Honda VTR 1000 test
Spring is all about the new two-cylinder. In the spotlight: Honda’s VTR 1000 F.
You didn’t like to read it, those responsible at the German Honda importer in Offenbach. The first driving report of their alleged child prodigy VTR 1000 in MOTORRAD 2/1997 was too sporty, they say.
So it’s high time to check the quality of the VTR where the developers see the main purpose of their two-cylinder: on the country road. Comfort is very important to moderate athletes. Both in the coordination of the spring elements and in terms of ergonomics. The tank is extremely slim, as is the bench, which means that a 165-centimeter person can still have both feet on the ground. Not too far away from the well-formed, firm upholstery, the handlebar halves are clamped at a comfortable height above the fork bridge. Only with their cranking, it doesn’t work at all. If it is too far out and too much downwards, this position has an unusually tiring and painful effect on the wrists after just a few kilometers.
Another small blemish is noticeable on the first try. The choke button on the lower left frame strut is not only positioned a little unfortunate, but also so stiff that even a well-trained finger operator would have trouble with it.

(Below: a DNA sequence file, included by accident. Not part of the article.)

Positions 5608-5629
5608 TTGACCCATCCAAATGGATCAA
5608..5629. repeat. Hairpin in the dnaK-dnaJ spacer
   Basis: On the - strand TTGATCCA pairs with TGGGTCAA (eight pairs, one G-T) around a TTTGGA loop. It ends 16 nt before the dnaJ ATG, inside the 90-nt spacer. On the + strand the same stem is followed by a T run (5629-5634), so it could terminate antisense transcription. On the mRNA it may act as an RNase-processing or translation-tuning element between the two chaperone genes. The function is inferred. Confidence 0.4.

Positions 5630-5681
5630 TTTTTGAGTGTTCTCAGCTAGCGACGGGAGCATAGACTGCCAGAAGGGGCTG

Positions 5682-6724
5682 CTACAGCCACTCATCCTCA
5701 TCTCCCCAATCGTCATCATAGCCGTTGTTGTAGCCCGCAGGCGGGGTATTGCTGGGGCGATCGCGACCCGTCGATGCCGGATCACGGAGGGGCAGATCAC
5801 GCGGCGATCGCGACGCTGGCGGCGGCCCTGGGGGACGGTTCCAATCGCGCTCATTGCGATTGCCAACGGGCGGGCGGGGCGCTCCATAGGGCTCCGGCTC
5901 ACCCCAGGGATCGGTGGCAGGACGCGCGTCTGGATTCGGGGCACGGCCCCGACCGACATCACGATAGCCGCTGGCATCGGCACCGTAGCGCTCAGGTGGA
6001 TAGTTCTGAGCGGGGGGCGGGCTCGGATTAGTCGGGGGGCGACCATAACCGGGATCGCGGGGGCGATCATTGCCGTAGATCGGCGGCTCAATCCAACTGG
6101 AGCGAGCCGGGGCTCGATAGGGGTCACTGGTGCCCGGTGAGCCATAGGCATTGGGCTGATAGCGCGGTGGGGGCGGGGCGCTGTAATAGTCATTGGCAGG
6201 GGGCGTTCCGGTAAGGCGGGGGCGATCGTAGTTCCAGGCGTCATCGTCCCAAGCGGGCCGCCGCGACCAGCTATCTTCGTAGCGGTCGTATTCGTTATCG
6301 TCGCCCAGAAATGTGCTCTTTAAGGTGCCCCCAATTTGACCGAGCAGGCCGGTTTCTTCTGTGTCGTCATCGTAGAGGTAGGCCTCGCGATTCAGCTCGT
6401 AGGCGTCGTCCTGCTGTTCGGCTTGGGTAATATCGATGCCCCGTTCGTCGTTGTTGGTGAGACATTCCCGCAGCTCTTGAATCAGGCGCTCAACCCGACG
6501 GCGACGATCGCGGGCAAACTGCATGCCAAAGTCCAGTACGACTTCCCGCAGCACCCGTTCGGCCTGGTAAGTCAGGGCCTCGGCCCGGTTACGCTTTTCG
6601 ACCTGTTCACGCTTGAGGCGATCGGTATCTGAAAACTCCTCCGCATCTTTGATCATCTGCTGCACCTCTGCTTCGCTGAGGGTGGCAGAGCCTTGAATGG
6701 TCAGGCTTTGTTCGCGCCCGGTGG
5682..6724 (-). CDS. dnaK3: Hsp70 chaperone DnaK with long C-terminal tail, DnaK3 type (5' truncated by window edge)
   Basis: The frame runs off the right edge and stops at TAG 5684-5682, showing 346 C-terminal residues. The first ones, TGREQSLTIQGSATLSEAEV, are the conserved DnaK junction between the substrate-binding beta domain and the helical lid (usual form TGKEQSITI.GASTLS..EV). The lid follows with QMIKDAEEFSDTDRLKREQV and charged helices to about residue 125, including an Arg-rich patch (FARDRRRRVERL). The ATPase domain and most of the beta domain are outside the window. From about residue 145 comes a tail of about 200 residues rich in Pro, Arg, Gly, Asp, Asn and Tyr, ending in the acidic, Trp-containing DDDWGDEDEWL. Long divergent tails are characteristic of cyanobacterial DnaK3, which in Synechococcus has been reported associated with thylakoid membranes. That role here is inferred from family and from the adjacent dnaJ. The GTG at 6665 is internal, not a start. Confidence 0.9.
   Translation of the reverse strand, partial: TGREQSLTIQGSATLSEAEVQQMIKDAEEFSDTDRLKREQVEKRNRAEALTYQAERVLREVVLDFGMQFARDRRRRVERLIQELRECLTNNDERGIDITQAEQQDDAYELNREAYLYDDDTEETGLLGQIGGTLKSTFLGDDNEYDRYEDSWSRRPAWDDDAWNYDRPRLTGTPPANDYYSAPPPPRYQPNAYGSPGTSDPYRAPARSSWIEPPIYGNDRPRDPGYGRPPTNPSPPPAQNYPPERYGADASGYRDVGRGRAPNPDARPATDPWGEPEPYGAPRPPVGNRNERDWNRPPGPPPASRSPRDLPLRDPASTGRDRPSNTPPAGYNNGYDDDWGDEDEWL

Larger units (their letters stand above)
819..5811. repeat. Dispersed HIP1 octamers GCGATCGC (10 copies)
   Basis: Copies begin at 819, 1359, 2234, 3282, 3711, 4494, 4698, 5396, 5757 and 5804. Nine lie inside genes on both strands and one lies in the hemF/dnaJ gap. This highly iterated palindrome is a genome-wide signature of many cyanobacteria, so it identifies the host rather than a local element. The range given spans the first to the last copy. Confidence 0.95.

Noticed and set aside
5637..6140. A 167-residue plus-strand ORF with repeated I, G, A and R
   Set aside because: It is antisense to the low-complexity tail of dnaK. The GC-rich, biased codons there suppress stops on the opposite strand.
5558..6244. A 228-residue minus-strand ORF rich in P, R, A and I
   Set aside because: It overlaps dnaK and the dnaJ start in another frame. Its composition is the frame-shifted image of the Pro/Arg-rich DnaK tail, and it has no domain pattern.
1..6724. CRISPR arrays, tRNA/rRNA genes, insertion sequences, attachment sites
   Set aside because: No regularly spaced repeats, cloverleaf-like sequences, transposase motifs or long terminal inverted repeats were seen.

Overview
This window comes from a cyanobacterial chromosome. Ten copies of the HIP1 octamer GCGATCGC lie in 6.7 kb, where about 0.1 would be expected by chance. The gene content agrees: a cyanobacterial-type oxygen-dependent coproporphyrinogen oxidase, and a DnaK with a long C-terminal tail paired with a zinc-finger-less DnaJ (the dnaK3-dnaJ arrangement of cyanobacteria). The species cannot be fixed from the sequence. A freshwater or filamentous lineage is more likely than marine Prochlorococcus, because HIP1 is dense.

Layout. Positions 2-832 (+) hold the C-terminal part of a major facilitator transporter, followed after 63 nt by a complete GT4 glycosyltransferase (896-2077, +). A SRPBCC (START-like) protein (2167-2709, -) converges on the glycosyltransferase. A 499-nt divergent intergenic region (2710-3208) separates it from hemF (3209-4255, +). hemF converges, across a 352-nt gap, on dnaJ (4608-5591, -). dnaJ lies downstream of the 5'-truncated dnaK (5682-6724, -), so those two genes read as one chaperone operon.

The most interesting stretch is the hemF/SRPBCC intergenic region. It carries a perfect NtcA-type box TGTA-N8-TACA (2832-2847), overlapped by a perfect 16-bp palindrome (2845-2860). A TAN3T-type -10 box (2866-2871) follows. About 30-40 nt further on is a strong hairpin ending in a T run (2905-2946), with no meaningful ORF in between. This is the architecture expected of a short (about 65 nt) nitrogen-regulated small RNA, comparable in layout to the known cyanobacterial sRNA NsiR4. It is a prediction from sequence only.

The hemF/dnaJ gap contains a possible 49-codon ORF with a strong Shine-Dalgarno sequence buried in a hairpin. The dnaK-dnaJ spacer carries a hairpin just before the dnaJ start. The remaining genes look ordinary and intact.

But that’s enough of the criticism for now. Now you can actually look forward to surprisingly carefree driving pleasure. Easy going is the order of the day. Glide easily, without stress and rush. Which of the six gears is currently in use? It doesn’t matter. Because even just above idle speed, this engine can do everything: Gentle acceleration or wild gas tearing – the aluminum swing arm mounted in the engine housing is never tormented by a whipping chain, and the huge, 48-millimeter constant pressure carburetors never swallow themselves. Controllable at any time, if necessary, the 115 horses of the unthrottled version determined on the MOTORRAD test stand will do their best. However, a little caution is required in the first two gears. Due to the extreme distribution of the wheel load (102 kg at the front, 114 kg at the rear), the VTR sometimes tends to raise its nose a little – not necessarily for everyone.
The unspectacular power delivery, however, should meet with broad approval: Up to 5500 rpm, the massive two-cylinder acts almost too good-naturedly, compared to the thundering model from Bologna. Mechanically very quietly and without annoying vibrations, it pushes the 216 kilograms of the VTR forward confidently at all times and noticeably increases in determination from 6000 rpm. However, this forward thrust is already lost around 1000 revolutions before the rev limiter has to fulfill its official duties at 9500 rpm. Except for the high fuel consumption, which is only marginally below that of a Suzuki TL 1000 S already outed as a drunkard, this drive can be described as quite successful. Because the points of criticism that were raised during the first presentation on the subject of load changes in extreme inclined positions are no longer noticeable in the case of brisk country road hunting.